One of Hendrix's most popular songs, [25] "Purple Haze" appears on numerous compilation albums. Some of these include Smash Hits , The Essential Jimi Hendrix , The Singles Album , Kiss the Sky , Cornerstones: 1967–1970 , The Ultimate Experience , Experience Hendrix: The Best of Jimi Hendrix , Voodoo Child: The Jimi Hendrix Collection , and The Singles Collection . [25] An alternative version recorded at the same time, but with different vocal and guitar overdubs, is the first song on The Jimi Hendrix Experience 2000 box set. Live recordings of "Purple Haze" as performed by each of the different Hendrix lineups have been released. [55] These include Live at Monterey (the Experience), Live at Woodstock (Gypsy Sun and Rainbows), Live at the Fillmore East (Band of Gypsys), and Live at Berkeley (the Cry of Love touring group). [25] Additional live recordings with the Experience appear on Winterland (2011 Billboard number 49 album) and Miami Pop Festival (2013 Billboard number 39 album).

Recognition and influence

In March 2005, Q magazine ranked "Purple Haze" at number one in its list of the "100 Greatest Guitar Tracks Ever!" [56] The song placed at number two on Rolling Stone magazine's "100 Greatest Guitar Songs of All Time" list, which noted that the song "unveiled a new guitar language charged with spiritual hunger and the poetry possible in electricity and studio technology". [57] It also appears at number 17 on the magazine's "500 Greatest Songs of All Time" list, with the comment that "it launched not one but two revolutions: late-Sixties psychedelia and the unprecedented genius of Jimi Hendrix". [58] Author and music critic Dave Marsh called it the "debut single of the Album Rock Era". [59] In 1995, "Purple Haze" was included as one of the Rock and Roll Hall of Fame's "500 Songs That Shaped Rock and Roll". [60] NPR named the song to its list of the "100 Most Important American Musical Works of the 20th Century" in 2000. [61] In 2008, it was given a Grammy Hall of Fame Award, which "honor[s] recordings of lasting qualitative or historical significance". [62]

Many musicians have recorded their interpretations of the song, making it one of Hendrix's most covered songs. [1] Dion DiMucci included an acoustic version with strings on his 1968 comeback album Dion. [63] Released as a single in 1969, it appeared at number 63 on the Billboard Hot 100, which was two positions higher than Hendrix' single in 1967. Also with a new arrangement, the Cure recorded it for the various artist's Stone Free: A Tribute to Jimi Hendrix in 1993. [25] Their rendition reached number two on Billboard's Modern Rock Tracks alternative rock chart. "Purple Haze" has achieved an unusual level of interest among classical musicians. [25] The Meridian Arts Ensemble, the Hampton String Quartet, and Nigel Kennedy have recorded their interpretations and the Kronos Quartet often play it as an encore. [25]



  1. 1 2 There are conflicting dates given for the Track single release of "Purple Haze". Shapiro, [1] Roby, [2] and the Jimi Hendrix Encyclopedia [3] list the date as March 17, 1967; McDermott [4] uses March 1, 1967.
  2. The phrase "purple haze" appears in literature, including in Charles Dickens' 1861 novel Great Expectations : "There was the red sun, on the low level of the shore, in a purple haze, fast deepening into black" (Chapter 54).
  3. The Hendrix song "Are You Experienced?", recorded in April 1967 and included as the title track for the Experience's debut album, includes a reference to walking under the sea: "We'll hold hands and then we'll watch the sunrise, from the bottom of the sea". [22]
  4. Three months after the UK single release, the Experience performed at the Monterey Pop Festival on June 18, 1967. Underground chemist Owsley Stanley had made a special batch of LSD for the festival, which he dubbed "Monterey Purple". [26] Although some connected it to "Purple Haze", [27] Stanley disliked the association, feeling that it was "far from inducing haze, [rather it] would confer upon the user preternatural clarity." [26]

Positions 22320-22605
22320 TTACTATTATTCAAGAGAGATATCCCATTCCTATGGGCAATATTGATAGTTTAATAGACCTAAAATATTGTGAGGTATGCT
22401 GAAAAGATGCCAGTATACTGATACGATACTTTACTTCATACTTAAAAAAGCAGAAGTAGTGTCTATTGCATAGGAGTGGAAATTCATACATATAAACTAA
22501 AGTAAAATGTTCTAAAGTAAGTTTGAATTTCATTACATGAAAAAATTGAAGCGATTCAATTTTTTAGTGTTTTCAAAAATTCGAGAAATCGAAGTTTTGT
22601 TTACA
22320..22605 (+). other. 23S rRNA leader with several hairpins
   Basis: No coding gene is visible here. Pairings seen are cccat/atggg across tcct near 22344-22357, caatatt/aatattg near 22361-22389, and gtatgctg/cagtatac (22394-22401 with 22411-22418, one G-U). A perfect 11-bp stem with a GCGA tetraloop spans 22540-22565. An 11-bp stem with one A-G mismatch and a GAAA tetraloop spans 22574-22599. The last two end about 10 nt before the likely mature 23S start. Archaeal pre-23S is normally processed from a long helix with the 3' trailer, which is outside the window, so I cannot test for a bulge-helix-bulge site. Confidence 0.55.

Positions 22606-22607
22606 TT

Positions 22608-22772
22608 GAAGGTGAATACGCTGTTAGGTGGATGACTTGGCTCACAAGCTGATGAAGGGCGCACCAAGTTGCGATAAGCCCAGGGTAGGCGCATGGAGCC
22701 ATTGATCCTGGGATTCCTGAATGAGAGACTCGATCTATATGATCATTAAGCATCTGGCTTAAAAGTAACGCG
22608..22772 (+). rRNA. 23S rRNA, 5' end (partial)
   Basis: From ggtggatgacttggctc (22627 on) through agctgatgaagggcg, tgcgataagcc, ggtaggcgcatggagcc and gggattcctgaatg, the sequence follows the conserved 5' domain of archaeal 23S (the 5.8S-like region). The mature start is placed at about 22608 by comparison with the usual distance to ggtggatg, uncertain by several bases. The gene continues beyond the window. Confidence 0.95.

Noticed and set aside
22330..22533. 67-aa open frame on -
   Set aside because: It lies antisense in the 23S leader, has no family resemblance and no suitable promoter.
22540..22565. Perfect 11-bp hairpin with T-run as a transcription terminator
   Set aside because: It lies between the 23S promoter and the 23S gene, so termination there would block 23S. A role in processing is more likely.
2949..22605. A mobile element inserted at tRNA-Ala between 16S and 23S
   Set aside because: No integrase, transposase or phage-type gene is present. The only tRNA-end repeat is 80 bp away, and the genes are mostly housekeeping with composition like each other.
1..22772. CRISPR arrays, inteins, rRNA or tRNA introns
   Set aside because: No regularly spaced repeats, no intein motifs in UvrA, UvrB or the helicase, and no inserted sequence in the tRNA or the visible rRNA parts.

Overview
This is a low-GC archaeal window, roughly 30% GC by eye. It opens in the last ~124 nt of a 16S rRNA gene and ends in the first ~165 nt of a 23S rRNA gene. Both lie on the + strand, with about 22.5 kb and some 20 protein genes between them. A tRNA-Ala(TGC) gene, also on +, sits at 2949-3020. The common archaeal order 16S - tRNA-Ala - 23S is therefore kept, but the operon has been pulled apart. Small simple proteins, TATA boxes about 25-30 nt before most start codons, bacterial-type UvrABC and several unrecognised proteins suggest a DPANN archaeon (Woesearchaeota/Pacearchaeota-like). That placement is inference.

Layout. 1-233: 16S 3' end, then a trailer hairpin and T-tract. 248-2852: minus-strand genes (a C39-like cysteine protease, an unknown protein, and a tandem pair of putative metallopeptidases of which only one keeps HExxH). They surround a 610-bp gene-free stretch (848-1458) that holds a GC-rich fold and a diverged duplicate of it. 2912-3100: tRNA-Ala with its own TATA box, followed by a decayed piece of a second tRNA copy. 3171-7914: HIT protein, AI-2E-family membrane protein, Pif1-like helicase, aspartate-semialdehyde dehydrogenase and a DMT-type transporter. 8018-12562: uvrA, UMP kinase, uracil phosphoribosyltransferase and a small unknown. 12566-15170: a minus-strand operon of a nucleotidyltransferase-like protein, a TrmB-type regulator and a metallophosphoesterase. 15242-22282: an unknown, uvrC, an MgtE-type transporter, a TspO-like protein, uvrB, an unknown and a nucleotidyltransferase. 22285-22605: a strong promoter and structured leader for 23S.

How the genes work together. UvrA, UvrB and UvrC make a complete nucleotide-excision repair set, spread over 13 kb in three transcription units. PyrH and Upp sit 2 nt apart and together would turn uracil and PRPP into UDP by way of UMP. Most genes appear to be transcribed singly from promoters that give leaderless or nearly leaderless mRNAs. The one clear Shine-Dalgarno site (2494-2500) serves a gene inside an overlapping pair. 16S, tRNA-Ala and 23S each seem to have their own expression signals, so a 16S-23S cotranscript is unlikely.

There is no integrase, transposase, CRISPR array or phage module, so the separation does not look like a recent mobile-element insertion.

5. Track Records marked on the box with master tape sent to Reprise Records for its remastering, "DELIBERATE DISTORTION. DO NOT CORRECT." [49]
  6. There are also conflicting dates for the Reprise single release. Shapiro, [50] Roby, [2] and Shadwick [51] list it as June 19, 1967; McDermott [52] uses August 16, 1967, one week before the American release of Are You Experienced.
  7. KMPX in San Francisco, one of the pioneers of the "underground" or progressive radio formats in the US, began playing an acetate pressing of the song before it was released by Track Records in the UK. [54]


  1. 1 2 Shapiro & Glebbeek 1990, p. 526.
  2. 1 2 3 4 5 6 7 Roby 2002, p. 67.
  3. Jimi Hendrix Encyclopedia 2012, Entry for March 17th, 1967.
  4. 1 2 McDermott, Kramer & Cox 2009, p. 40.
  5. 1 2 3 4 5 Shapiro & Glebbeek 1990, p. 148.
  6. Tawa 2005, p. 193.
  7. McDermott, Kramer & Cox 2009, p. 28.
  8. Shadwick 2003, p. 95.
  9. McDermott, Kramer & Cox 2009, pp. 27–29.
  10. 1 2 McDermott, Kramer & Cox 2009, p. 32.
  11. 1 2 McDermott & Kramer 1992, p. 31.
  12. 1 2 3 Shapiro & Glebbeek 1990, p. 149.
  13. 1 2 3 4 5 6 7 8 9 Shadwick 2003, p. 96.
  14. 1 2 McDermott, Cox & Kramer 1995, p. 25.
  15. McDermott, Kramer & Cox 2009, p. 33.
  16. 1 2 McDermott, Kramer & Cox 2009, pp. 35–36.
  17. McDermott, Kramer & Cox 2009, p. 35.
  18. 1 2 3 McDermott, Cox & Kramer 1995, p. 27.
  19. "Octavia". Roger Mayer. Retrieved July 7, 2014.
  20. Roby & Schreiber 2010, p. 158.
  21. Hendrix 2003, p. 131.
  22. Hendrix 2003, p. 21.
  23. "Jimi Hendrix "Purple Haze' Lyrics, 1966". Rock and Roll Hall of Fame . Retrieved October 25, 2014.
  24. Shapiro & Glebbeek 1990, p. 147.
  25. 1 2 3 4 5 6 7 8 Ruhlmann, William. "Jimi Hendrix/Jimi Hendrix Experience: Purple Haze – Song Review". AllMusic . Retrieved July 5, 2014.
  26. 1 2 Walker 2011, p. A23.
  27. Cross 2005, p. 191.
  28. Cross 2005, p. 302.
  29. 1 2 Shapiro & Glebbeek 1990, p. 144.
  30. 1 2 3 4 5 6 Hal Leonard 1998, p. 2.
  31. 1 2 3 Wheeler & Gore 1992, p. 13.
  32. Shapiro & Glebbeek 1990, pp. 146–148.
  33. Hal Leonard 1998, pp. 3–14.
  34. Henderson 1981, p. 103.
  35. Shapiro & Glebbeek 1990, p. 146.
  36. Wheeler & Gore 1992, p. 4.
  37. Whitehill & Rubin 1992, p. 4.
  38. Henderson 1981, p. 104.